McCaskill Questions Equipment Waste for MO National Guard

McCaskill
Questions Equipment Waste for MO National Guard

Also
discusses future of MO-produced C-17s at Armed Services
Hearing

WASHINGTON,
D.C.

U.S. Senator
Claire McCaskill today questioned
several Commanders of regional military commands on a series of issues related
to equipment use. Her questions included whether Missouri National Guard
equipment was multi-purpose enough to justify the cost, whether Boeing’s C-17
was being overused as an abusive budgetary maneuver, and who would be
responsible for ensuring the U.S. Armed Services would recover equipment
purchased for use by contractors in Iraq.

With a local interest in
mind, McCaskill expressed concern that the equipment acquired by the Missouri
National Guard for their service in military conflicts could also be used in
Missouri when
faced with floods and ice storms. Understanding that there has been an increased
demand on the National Guard as the emphasis over the past several years has
evolved from a strategic role to an operational one, McCaskill suggested that
while some equipment could fulfill dual purposes at home and aboard, strictly
military related equipment would be costly and impractical in Missouri. She implied
that there should be a balance of military equipment and cheaper equipment that
can be used for disaster missions in the state.

“As we talk about the
National Guard and equipment it seems to me that there is this rub between
civilian needs of equipment and military needs,” McCaskill said. “I’m worried
that we’re spending big, big money on humvees when a real good utility SUV for a
fraction of the cost is what we should be buying.”

General Victor Renuart,
who in his role as Commander of U.S. Northern Command (NORTHCOM) oversees
manning, equipping and training issues related to large numbers of National
Guard and Reserve members, assured McCaskill that there is diligence paid at the
highest levels to ensure the Guard and Reserve receive the types of equipment
and vehicles needed for response to domestic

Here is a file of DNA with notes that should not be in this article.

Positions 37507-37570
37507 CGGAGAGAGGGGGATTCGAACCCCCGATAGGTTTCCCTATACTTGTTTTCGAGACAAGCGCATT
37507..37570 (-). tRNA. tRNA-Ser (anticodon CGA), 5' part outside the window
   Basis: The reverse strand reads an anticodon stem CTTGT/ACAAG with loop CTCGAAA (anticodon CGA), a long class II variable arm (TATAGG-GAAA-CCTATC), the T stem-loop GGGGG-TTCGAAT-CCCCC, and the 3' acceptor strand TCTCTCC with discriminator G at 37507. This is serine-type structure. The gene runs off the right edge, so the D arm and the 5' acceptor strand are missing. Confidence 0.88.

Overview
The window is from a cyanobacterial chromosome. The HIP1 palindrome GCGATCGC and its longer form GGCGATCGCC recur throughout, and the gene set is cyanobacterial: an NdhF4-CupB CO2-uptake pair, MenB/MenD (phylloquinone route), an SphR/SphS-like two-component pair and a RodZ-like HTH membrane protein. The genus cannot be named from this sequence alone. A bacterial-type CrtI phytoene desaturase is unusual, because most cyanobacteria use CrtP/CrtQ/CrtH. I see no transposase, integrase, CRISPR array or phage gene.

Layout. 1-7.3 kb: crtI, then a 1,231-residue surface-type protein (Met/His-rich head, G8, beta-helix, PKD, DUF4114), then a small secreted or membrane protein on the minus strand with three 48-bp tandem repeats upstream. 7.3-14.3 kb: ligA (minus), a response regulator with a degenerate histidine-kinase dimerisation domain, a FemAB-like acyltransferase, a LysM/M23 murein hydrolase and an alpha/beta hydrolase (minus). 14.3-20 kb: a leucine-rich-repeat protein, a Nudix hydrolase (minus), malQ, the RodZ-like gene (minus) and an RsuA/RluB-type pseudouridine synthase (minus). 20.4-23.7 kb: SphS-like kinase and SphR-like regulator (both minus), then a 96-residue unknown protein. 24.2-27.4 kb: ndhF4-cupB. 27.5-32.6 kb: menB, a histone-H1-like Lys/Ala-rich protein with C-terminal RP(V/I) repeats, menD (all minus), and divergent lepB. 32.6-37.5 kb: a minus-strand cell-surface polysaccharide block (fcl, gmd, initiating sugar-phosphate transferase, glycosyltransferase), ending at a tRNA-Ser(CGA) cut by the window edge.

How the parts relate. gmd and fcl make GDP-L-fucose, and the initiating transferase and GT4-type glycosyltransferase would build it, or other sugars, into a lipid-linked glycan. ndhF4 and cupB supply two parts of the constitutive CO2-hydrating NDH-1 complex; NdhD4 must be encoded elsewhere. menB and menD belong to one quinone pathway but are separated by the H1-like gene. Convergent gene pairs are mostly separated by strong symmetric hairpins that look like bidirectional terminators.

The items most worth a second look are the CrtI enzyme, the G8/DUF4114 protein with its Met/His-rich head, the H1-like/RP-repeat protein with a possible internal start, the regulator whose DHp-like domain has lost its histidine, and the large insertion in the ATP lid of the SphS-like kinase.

emergencies.

McCaskill, who is known
for watching out for typical budget maneuvers used to hide large spending
allocations from the public eye, questioned the Commander of the US
Transportation Command (TRANSCOM) about what appeared to be an odd trend related
to overuse of the C-17 military aircraft. Noting the absence of a request for
additional C-17, she questioned General Duncan McNabb if the true motive was to
neglect to include the cost of additional C-17’s knowing that the need would be
so severe, the additional aircraft would be supplied by Congress anyway as an
“add-on”.

“We’re utilizing the
C-17 at 159 percent; we’re flying the wings off those things,” McCaskill said.
“Why are you all not asking for more, and could it be that you all are
encouraging our bad habits? In terms of being parochial, if you don’t ask for
it, you all know we’ll pile it on and put it in the budget
anyway.”

Additionally, McCaskill
highlighted and questioned McNabb on the issue of so called “white property”,
which is government-owned heavy equipment and vehicles that have been purchased
for contractors for their use in Iraq. McCaskill has repeatedly called
for the Department of Defense to account for this equipment in its drawdown
plans over the next 18 months, concerned that the government and taxpayers might
lose millions of dollars of this gear to loss, fraud and waste.